Peter Nowak’s decision to adjust his tactics (ironically enough in line with what most American Soccer Spot readers suggested the other day) shows a tactical savvy and willingness to take chances that many American coaches have quite frankly lacked in big competitions. Since the debacle of Steve Sampson 3-6-1 in the 1998 World Cup, American managers have implemented a very basic tactical structure one which is based on counter attacking and generally does not consider the strengths or weaknesses of the upcoming opposition.

In changing his tactics and starting XI immediately before a major tournament Peter Nowak has turned conventional American coaching wisdom on its head. A three point victory later critics across the blogosphere and among some of our best soccer writers are asking why and how did he do it? Many say benching Jozy Altidore whose performances for Nowak’s side have been average at best was risky. Others have stated that moving Mo Edu to center back was silly instead of picking a natural center back, perhaps at an over age level like Danny Califf or Jay DeMerit. I will state on both counts I believe Nowak made the right decision.

Several days ago, I called for Altidore’s benching. This was one of the toughest things I have written since beginning this website. Altidore hails from the town next to me and I have done everything I could to openly support him. But given Jozy’s form which was below average both at the Olympic qualifying tournament and at the ING Cup, he had to be dropped. Most disagreed but that is because of the culture in American Soccer that certain players are untouchable.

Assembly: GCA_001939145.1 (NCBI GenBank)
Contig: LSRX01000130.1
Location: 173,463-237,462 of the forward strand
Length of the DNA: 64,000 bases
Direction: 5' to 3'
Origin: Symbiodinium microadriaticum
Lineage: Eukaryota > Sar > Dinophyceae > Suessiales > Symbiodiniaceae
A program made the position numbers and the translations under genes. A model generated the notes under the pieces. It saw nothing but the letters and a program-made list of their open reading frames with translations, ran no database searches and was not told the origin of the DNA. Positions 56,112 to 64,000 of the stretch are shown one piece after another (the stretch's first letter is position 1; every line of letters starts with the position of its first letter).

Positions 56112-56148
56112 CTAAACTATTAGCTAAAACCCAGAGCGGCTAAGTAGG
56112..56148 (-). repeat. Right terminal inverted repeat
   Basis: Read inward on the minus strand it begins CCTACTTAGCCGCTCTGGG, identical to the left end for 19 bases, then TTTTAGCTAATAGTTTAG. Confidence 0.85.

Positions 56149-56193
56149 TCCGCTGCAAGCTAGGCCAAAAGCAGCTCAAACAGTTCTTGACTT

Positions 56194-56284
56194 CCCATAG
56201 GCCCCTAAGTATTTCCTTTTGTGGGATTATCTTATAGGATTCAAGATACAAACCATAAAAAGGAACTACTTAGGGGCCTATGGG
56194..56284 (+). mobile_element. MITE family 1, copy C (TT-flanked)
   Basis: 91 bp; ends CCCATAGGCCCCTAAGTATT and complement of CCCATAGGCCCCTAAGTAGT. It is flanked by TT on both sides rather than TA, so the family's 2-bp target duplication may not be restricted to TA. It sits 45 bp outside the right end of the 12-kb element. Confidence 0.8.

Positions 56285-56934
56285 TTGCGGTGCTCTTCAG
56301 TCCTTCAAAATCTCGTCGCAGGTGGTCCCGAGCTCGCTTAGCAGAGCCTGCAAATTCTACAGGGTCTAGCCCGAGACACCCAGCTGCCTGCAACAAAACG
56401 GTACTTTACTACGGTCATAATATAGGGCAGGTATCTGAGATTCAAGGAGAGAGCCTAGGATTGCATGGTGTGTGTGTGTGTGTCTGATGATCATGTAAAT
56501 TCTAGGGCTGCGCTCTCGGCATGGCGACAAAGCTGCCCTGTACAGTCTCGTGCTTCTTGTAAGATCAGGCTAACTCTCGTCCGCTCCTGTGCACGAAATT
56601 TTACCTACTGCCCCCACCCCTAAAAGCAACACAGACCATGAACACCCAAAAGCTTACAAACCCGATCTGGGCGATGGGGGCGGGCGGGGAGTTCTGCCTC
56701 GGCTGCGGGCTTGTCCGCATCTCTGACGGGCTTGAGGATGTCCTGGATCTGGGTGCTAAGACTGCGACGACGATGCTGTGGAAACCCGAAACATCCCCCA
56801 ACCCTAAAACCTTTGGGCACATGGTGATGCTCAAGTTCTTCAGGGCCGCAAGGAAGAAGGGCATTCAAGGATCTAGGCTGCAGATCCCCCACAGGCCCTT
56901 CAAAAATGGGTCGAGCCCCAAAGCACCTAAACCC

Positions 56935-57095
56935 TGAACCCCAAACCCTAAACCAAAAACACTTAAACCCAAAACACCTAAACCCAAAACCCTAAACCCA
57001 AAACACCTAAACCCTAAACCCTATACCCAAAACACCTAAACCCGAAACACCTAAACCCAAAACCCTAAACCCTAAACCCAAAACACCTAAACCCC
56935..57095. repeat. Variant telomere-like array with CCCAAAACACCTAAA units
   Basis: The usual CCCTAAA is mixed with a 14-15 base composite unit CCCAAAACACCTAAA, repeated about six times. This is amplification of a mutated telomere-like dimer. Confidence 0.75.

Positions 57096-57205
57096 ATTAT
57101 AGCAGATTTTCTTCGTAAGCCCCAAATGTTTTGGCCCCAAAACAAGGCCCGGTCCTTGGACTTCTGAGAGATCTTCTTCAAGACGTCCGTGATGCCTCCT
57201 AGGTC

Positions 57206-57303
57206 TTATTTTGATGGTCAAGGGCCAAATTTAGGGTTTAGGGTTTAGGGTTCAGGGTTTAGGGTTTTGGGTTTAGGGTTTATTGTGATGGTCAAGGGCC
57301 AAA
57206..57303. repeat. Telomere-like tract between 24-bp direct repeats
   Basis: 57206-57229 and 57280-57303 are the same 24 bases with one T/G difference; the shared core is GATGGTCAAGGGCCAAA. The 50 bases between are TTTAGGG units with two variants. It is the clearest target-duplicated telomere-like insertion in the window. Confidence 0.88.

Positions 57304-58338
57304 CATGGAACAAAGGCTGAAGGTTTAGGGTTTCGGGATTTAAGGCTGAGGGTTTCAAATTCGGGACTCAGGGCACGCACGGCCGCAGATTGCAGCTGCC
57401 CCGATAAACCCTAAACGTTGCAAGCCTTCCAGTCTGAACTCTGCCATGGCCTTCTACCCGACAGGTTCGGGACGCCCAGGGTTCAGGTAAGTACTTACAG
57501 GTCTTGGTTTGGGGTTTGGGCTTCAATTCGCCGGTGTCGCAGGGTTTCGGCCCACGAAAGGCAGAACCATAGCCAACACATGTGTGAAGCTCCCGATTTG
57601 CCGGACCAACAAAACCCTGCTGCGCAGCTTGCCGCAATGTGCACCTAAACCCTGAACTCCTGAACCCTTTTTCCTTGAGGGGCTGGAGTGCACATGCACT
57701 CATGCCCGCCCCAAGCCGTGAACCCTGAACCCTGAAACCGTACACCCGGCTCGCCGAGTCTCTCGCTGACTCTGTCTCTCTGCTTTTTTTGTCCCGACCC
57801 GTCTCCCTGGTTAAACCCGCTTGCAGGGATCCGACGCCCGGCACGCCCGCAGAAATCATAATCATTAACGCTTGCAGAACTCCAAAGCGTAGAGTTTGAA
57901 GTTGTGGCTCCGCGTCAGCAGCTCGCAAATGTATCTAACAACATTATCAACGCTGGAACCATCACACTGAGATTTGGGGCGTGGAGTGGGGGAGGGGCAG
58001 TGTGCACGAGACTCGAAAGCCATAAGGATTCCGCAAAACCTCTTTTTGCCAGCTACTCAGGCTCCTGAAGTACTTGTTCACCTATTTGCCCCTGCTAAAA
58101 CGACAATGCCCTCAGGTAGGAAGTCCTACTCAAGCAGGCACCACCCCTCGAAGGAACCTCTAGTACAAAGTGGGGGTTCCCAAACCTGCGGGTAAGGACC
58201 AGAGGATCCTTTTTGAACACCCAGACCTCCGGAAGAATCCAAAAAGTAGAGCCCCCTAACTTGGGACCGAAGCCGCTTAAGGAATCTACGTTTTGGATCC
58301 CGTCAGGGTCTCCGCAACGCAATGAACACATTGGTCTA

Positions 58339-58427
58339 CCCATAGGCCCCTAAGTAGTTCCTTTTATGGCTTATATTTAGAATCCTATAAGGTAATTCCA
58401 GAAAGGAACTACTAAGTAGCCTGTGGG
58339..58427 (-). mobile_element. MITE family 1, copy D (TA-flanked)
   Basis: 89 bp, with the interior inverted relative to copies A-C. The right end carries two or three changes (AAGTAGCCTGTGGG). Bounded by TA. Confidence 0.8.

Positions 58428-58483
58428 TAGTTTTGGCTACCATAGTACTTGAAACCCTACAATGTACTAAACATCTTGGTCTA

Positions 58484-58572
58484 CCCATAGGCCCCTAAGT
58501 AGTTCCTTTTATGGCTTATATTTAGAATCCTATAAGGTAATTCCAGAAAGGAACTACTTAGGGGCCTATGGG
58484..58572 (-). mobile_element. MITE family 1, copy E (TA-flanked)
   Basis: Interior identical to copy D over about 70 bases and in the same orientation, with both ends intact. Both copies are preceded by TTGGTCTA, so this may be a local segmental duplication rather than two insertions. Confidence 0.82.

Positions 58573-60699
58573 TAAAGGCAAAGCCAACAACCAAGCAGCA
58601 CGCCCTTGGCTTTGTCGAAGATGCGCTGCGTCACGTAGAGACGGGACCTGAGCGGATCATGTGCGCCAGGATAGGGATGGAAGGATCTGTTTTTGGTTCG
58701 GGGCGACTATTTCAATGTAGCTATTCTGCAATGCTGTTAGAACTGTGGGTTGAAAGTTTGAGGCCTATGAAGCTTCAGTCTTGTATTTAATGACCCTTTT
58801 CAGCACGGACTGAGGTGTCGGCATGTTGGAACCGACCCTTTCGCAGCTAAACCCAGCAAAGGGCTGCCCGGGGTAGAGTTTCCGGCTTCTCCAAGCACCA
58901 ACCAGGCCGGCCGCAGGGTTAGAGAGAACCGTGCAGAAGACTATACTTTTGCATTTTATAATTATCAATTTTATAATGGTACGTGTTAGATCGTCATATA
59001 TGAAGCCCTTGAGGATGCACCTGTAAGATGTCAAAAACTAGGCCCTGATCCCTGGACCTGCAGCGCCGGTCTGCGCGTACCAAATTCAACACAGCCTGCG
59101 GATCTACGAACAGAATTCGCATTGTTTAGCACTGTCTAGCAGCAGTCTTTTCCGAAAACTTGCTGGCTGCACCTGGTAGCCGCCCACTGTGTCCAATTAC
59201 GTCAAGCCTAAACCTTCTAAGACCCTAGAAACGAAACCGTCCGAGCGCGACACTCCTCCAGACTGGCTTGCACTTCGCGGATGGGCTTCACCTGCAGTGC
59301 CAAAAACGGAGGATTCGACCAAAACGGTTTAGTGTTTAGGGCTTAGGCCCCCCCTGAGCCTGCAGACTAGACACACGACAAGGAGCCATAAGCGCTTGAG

The benching will help Altidore long term as he will work hard, as he always does to regain his first team place. It’s not all his fault: the weight of Addidas ads, and the over hyping of an 18 year old by US Soccer including playing for his club, his senior national team, and his youth national team all at once has worn down the youngster as it would to any other human being.

The other big change in Nowak’s setup was to add a fifth midfielder, again a suggestion frequently advocated by your’s truly and our readers. Since the Bruce Arena era I have editorializing the need to make tactical changes before big matches and have time and time again seen the US come out with the same flat approach. That’s why Nowak’s changes were so notable yesterday. By adding a fifth midfielder, the US controlled possession and the flow of the game against a quicker, more attacking oriented and arguably more talented side. Nowak has done something most US National Team coaches have been scared to since Sampson changes blew up in his face: Could this be the dawning of a new more tactical era in US Soccer? One must surely, hope but until then job well done, Peter Nowak!